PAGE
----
I think this may be a slight exaggeration. After all, NFC is a feature that requires infrastructure development on both sides – retailer and mobile handset provider. In the mean time, Apple is focusing energies on specialising in areas that are successful independent of contactless technology, but will only be improved by NFC evolution. Take the iOS Passbook as an example. Designed as a central folder for everything from airline boarding passes and film tickets, to gift cards, the Passbook allows users to scan their iPhone to redeem their passes. This app is clearly useful in its own right, but add NFC capability and it becomes a clear rival to Google Wallet and other mobile wallet solutions. The same could be said of Apple’s focus on maps. Given the growing popularity of location-based reward apps for both consumers and retailer, this is a smart move. And again, add iPhone NFC technology and you have point-of-sale payment apps. Make no mistake – Apple will join the NFC market, as and when they see fit. This is no way spells the end of NFC.
Biometrics: touching the future
Another area in which Apple are paving the way is biometrics. The iPhone 5s comes with fingerprint identification, removing the need for a passcode to unlock the screen. This is probably the most important announcement that Apple has made to date, for a couple of reasons.
A number of industry commentators have focused on the potential for an Apple-owned biometric database. While it is true that Apple will have a record of fingerprints, it is worth remembering that this exists elsewhere – Government bodies and police often hold fingerprint databases.
For the payments industry however, this feature represents a significant development. The use of fingerprint identification paves the way for mainstream familiarisation with, and adoption of, biometrics. The mass market of Apple products is a significant boost to biometric technology, in the same way as it could be described as a blow to NFC. What’s more, where Apple goes, others will follow. In 6-12 months time fingerprint login capability could well be standard across the mobile market.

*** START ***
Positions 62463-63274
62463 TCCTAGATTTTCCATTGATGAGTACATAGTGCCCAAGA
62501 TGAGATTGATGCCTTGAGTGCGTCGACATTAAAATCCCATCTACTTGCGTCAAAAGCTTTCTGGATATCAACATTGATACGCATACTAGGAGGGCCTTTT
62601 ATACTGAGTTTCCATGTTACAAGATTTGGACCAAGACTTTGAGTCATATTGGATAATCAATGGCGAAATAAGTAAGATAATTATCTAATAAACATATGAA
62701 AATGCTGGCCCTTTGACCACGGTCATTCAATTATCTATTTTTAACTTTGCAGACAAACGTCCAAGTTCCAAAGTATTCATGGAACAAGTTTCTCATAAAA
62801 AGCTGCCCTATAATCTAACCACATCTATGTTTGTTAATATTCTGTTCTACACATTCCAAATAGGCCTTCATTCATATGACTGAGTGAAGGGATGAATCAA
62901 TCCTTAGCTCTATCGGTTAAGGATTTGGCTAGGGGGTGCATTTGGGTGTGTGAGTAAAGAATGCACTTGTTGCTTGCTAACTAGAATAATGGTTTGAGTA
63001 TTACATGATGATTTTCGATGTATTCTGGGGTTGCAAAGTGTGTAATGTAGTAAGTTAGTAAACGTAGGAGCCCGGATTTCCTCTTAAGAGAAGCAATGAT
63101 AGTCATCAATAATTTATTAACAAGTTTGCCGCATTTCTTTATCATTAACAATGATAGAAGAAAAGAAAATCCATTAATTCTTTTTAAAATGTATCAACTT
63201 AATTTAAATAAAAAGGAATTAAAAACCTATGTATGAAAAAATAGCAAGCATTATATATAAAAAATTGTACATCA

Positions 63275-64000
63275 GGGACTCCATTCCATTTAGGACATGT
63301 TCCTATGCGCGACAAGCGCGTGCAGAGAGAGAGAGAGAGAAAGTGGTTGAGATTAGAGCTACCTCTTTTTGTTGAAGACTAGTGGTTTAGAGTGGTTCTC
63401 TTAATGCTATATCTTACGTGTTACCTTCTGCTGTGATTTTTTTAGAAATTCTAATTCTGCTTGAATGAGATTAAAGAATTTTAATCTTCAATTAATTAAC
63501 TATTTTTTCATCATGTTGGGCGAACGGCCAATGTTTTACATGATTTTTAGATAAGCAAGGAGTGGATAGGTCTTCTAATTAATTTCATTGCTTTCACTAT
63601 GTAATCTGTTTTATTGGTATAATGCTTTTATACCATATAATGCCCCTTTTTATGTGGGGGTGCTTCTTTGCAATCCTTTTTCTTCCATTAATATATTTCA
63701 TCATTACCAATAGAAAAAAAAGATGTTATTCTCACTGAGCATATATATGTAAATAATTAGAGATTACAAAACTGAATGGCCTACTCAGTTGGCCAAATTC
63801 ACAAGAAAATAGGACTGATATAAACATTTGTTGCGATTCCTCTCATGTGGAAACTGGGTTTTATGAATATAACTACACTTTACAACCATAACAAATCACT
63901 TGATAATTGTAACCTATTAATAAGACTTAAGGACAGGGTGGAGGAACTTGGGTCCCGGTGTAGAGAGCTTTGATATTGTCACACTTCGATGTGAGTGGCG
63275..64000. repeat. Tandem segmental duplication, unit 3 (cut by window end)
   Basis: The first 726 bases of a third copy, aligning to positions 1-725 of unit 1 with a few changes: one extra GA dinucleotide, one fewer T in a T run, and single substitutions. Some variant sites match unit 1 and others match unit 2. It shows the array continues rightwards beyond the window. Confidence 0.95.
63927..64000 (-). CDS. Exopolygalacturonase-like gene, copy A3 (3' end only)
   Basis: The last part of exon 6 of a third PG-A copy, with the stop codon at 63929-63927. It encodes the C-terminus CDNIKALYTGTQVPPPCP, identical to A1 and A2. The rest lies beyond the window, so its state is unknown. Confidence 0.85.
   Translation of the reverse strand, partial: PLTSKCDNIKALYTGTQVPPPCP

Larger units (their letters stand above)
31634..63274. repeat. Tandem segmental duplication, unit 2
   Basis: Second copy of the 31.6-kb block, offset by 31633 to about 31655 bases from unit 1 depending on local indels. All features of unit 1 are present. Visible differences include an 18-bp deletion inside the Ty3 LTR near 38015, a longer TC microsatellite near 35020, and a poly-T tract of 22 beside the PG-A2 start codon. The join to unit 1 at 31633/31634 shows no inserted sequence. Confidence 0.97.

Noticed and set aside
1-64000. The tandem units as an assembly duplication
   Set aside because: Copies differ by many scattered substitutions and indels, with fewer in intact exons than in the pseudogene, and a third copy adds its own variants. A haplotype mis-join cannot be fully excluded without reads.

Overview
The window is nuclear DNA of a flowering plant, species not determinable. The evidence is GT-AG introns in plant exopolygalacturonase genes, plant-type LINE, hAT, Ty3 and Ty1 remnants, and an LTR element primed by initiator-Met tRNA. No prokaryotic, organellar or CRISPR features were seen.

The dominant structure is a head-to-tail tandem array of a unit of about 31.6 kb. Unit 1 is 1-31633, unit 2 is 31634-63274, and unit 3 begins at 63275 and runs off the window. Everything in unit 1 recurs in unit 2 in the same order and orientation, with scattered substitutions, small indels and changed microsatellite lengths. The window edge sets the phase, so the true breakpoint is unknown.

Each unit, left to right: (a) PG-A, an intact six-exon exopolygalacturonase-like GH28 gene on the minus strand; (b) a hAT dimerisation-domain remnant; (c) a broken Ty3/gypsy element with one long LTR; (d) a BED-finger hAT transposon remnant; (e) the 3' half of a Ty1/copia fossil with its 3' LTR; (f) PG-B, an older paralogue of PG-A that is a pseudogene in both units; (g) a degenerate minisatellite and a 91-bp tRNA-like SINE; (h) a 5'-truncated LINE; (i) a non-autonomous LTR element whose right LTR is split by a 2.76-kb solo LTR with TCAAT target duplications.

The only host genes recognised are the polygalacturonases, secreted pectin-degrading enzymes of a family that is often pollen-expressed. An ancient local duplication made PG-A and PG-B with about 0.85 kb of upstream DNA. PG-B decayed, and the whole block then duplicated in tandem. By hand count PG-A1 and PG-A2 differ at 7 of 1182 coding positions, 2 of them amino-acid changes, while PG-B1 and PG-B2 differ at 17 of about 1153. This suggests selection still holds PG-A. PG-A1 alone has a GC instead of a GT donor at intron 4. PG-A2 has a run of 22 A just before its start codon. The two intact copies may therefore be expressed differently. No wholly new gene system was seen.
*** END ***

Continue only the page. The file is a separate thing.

iPhones, identification and iBeacons
It is easy to see why Apple has chosen to feature biometric technology in the new iPhone. For one thing, biometrics provide far superior security to any other solution currently on the market. Apple puts the chance of a random unregistered fingerprint unlocking the device at 1 in 50,000 – significantly this is five times better than a four-digit PIN, such as those currently used. What’s more, it’s tactile, user-friendly, fun and futuristic – think CSI and James Bond!
It would certainly be easy to look at this screen unlocking development, combined with the lack of NFC technology, and suggest that Apple isn’t interested in the payments market. But I am concerned that this is to underestimate the world’s most valued company.
Indeed, quietly Apple launched iOS 7, the new software upgrade for iPhones, and with this launched iBeacons, a low energy Bluetooth software. The full implications of this will emerge in time. But we do know that they act much like a GPS – greatly enhancing the iPhone’s location-based offerings and opening an interesting chapter for retailers who have much to gain from geo-location reward programmes. It is now up to retailers how they choose to use this. But make no mistake – this represents a clear move from Apple into the payments space.
It might not yet have taken a bite, but Apple sure is sizing up the payments market.